Photo by Brett Sayles

So you can you argue the environmental (de)merits of paper towels either way. And, fair’s fair: When it comes to swapping paper for cloth, I have to own that my trusty towels have a footprint, too. Based on the production and laundry emissions alone, the switch would take years before it gets into the green. It’s like this: 

  • If making a cotton napkin produces 2.2 pounds of greenhouse gasses, and each additional load of hot-water laundry adds 5.3 pounds, then buying 12 cloths and adding 3 loads’ worth of extra bulk amounts to 42.3 pounds of emissions in the first year, and 15.9 pounds a year thereafter. 

  • If producing a paper napkin coughs up 0.02 pounds, a roll of paper towels is equivalent to 40 napkins, and we’d normally use 24 rolls a year, then that’s 19.2 pounds of emissions a year. 

Stretch those numbers out, and it’d take around five years for the reusable cotton to zero out the single-use paper. That is, until we get to garbage.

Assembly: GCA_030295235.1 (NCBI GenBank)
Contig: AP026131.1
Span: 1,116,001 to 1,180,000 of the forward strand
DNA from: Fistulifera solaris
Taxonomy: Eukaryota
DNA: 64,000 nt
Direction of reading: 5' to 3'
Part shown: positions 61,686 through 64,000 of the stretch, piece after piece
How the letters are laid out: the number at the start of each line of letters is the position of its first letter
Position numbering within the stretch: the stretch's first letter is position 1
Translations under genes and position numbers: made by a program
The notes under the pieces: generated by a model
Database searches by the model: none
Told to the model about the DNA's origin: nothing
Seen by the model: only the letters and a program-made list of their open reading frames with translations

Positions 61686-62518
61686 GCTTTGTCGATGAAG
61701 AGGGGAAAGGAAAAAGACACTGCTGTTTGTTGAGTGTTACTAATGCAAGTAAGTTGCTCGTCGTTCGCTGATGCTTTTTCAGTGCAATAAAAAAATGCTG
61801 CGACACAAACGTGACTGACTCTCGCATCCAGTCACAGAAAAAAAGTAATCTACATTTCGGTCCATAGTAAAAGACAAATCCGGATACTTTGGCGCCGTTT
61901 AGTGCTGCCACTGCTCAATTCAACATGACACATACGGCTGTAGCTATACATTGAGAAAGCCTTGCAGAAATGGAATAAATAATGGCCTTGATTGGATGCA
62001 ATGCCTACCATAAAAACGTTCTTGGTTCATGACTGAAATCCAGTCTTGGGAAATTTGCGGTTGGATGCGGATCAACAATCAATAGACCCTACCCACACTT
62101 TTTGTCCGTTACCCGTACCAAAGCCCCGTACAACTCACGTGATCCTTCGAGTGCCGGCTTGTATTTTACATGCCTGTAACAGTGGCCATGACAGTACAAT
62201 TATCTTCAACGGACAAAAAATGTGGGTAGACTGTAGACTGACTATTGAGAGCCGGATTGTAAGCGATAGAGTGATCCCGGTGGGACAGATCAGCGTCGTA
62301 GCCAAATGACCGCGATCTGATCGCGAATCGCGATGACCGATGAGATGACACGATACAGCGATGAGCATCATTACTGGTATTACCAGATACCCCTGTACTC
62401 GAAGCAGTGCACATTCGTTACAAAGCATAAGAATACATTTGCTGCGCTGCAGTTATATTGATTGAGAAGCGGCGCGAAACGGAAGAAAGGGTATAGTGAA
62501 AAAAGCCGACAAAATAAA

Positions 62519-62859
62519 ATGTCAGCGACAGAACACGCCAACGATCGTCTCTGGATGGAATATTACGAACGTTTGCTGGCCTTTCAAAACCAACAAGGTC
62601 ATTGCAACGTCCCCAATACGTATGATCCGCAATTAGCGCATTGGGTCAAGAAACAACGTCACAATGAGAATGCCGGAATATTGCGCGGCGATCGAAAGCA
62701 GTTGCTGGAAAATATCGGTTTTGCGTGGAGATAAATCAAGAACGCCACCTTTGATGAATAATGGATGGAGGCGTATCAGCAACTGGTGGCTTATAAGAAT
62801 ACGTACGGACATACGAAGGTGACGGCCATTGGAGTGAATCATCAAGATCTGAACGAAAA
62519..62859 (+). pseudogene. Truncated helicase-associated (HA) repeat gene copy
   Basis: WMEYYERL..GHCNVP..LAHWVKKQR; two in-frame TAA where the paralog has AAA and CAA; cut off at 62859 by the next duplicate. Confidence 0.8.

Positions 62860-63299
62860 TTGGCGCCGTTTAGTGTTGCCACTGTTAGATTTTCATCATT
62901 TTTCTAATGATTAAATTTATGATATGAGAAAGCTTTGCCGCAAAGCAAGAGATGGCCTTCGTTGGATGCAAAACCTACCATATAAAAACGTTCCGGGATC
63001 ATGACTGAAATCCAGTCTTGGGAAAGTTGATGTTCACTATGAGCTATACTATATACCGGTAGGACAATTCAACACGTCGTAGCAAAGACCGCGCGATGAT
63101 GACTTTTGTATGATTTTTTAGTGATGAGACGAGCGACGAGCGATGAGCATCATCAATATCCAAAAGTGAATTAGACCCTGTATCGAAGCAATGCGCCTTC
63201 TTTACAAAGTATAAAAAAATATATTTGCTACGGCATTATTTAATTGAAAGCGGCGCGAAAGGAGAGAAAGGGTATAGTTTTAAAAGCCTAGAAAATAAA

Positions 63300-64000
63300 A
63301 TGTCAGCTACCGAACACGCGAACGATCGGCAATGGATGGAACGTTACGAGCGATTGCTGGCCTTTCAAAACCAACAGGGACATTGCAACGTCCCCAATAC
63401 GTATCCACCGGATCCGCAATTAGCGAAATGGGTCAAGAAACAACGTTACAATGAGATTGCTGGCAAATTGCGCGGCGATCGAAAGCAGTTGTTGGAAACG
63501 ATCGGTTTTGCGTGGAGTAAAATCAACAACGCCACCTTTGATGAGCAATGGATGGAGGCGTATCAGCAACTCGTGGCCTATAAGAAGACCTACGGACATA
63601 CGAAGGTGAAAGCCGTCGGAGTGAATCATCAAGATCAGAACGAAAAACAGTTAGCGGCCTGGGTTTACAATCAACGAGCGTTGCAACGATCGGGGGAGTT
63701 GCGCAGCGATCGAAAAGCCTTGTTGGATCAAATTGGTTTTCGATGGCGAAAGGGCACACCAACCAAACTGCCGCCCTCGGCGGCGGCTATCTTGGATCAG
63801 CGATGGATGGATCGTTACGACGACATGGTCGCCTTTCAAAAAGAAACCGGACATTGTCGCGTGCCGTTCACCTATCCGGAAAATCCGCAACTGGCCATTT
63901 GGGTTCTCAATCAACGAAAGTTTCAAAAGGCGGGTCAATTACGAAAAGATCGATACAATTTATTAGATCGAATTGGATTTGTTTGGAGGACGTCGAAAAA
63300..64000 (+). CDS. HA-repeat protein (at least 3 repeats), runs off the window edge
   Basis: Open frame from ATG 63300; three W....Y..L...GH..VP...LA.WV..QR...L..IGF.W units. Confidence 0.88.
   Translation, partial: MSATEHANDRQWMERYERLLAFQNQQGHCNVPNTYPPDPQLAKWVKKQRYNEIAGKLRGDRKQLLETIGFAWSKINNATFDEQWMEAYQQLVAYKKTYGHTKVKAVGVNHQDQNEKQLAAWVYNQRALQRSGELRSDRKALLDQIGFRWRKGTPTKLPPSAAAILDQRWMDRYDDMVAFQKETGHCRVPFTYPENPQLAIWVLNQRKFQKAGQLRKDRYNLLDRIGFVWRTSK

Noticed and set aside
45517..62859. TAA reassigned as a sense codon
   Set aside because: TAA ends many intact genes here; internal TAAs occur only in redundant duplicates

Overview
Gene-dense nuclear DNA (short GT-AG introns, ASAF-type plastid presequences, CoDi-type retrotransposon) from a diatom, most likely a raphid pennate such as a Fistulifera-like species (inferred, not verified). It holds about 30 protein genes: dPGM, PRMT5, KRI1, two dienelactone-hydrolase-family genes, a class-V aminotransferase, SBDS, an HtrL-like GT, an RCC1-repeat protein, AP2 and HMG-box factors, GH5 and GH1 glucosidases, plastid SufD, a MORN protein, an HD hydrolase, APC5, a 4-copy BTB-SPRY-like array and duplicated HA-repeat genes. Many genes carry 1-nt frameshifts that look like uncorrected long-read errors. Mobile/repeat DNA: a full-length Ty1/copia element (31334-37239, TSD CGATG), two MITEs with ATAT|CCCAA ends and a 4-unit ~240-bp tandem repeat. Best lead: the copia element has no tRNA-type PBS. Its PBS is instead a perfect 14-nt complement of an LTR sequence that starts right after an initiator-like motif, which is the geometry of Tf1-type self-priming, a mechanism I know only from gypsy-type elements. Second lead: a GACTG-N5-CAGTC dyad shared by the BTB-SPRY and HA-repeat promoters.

According to the EPA, paper and paperboard make up the largest portion of what Americans send to the landfill each year. Tissue and paper towels alone account for about 3.8 million tons [PDF]. If we say half of that total is towels, that’s still a lotta pollution-burping rubbish. One ton of landfill coughs up 0.135 tons of methane (that’s 0.145 pound-for-pound), which means 1.9 million tons of it makes around 6.4 million tons of CO2-equivalent gas. 

What does scaling that trash back look like? My household cut our annual paper-towel habit from 24 rolls a year to 6, which is a 75-percent drop. If each roll weighs about a pound, that’s 18 pounds less trash a year, or close to 67 pounds of CO2e saved. Upshot math: Factoring in garbage puts our switcheroo in the green by the end of Year One.

Nationally, a similar move would equate to 1.43 million tons less paper in the trash heap per trip around the sun. That’s like erasing 37 percent of what drops into the country’s largest landfill each year—or 4.8 million tons of CO2e. That’s a big number.

How to call it quits

Evicting something you’ve been doing for years from your brain starts with grokking the behavioral chasm between a routine and a habit. A routine requires effort. Schlepping laundry to the basement, paying bills, grocery shopping—these are routines. Habits happen automatically and without any real thought. They’re why we pick at our nails or mindlessly grab for paper towels.